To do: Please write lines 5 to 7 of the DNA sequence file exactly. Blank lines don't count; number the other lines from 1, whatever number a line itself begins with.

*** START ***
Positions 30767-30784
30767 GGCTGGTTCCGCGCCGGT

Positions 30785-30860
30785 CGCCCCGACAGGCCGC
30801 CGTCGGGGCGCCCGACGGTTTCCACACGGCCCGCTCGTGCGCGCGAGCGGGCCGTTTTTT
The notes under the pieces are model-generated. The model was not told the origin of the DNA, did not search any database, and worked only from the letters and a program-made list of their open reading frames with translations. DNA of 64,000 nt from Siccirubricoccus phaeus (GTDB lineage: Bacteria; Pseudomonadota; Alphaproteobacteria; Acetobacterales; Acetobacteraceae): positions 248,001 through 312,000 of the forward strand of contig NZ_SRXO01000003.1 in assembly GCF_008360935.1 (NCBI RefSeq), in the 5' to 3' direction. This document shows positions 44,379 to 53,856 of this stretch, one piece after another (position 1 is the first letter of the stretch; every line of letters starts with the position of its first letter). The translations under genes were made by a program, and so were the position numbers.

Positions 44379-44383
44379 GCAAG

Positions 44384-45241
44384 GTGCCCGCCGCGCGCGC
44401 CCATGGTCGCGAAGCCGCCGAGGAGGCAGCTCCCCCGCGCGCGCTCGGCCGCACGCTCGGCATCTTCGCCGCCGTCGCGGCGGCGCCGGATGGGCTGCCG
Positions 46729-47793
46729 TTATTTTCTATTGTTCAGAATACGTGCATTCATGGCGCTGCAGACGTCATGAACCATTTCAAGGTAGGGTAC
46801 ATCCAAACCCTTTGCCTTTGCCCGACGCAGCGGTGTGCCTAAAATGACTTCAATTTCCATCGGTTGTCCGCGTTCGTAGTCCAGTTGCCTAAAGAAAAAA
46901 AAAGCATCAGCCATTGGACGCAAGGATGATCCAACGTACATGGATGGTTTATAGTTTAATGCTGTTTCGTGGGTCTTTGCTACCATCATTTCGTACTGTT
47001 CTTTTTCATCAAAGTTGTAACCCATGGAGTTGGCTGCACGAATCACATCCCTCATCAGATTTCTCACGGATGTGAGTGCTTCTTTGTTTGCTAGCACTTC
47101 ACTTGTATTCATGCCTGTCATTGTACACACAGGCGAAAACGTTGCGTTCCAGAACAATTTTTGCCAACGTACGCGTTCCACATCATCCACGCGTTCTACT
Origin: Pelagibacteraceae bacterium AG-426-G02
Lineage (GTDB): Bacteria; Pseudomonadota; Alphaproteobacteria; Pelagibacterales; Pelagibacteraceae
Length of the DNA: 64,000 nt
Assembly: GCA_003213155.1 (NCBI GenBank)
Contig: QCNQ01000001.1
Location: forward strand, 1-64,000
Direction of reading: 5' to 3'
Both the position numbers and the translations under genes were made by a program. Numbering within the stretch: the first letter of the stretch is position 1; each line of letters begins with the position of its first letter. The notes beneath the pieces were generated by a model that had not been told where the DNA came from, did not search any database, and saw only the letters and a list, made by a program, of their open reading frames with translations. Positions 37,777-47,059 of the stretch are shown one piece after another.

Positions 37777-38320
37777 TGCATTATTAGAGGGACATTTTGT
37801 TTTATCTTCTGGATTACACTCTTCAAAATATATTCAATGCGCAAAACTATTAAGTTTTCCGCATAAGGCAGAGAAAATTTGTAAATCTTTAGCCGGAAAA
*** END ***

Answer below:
30801 CGTCGGGGCGCCCGACGGTTTCCACACGGCCCGCTCGTGCGCGCGAGCGGGCCGTTTTTT
The notes under the pieces are model-generated. The model was not told the origin of the DNA, did not search any database, and worked only from the letters and a program-made list of their open reading frames with translations. DNA of 64,000 nt from Siccirubricoccus phaeus (GTDB lineage: Bacteria; Pseudomonadota; Alphaproteobacteria; Acetobacterales; Acetobacteraceae): positions 248,001 through 312,000 of the forward strand of contig NZ_SRXO01000003.1 in assembly GCF_008360935.1 (NCBI RefSeq), in the 5' to 3' direction. This document shows positions 44,379 to 53,856 of this stretch, one piece after another (position 1 is the first letter of the stretch; every line of letters starts with the position of its first letter). The translations under genes were made by a program, and so were the position numbers.

Positions 44379-44383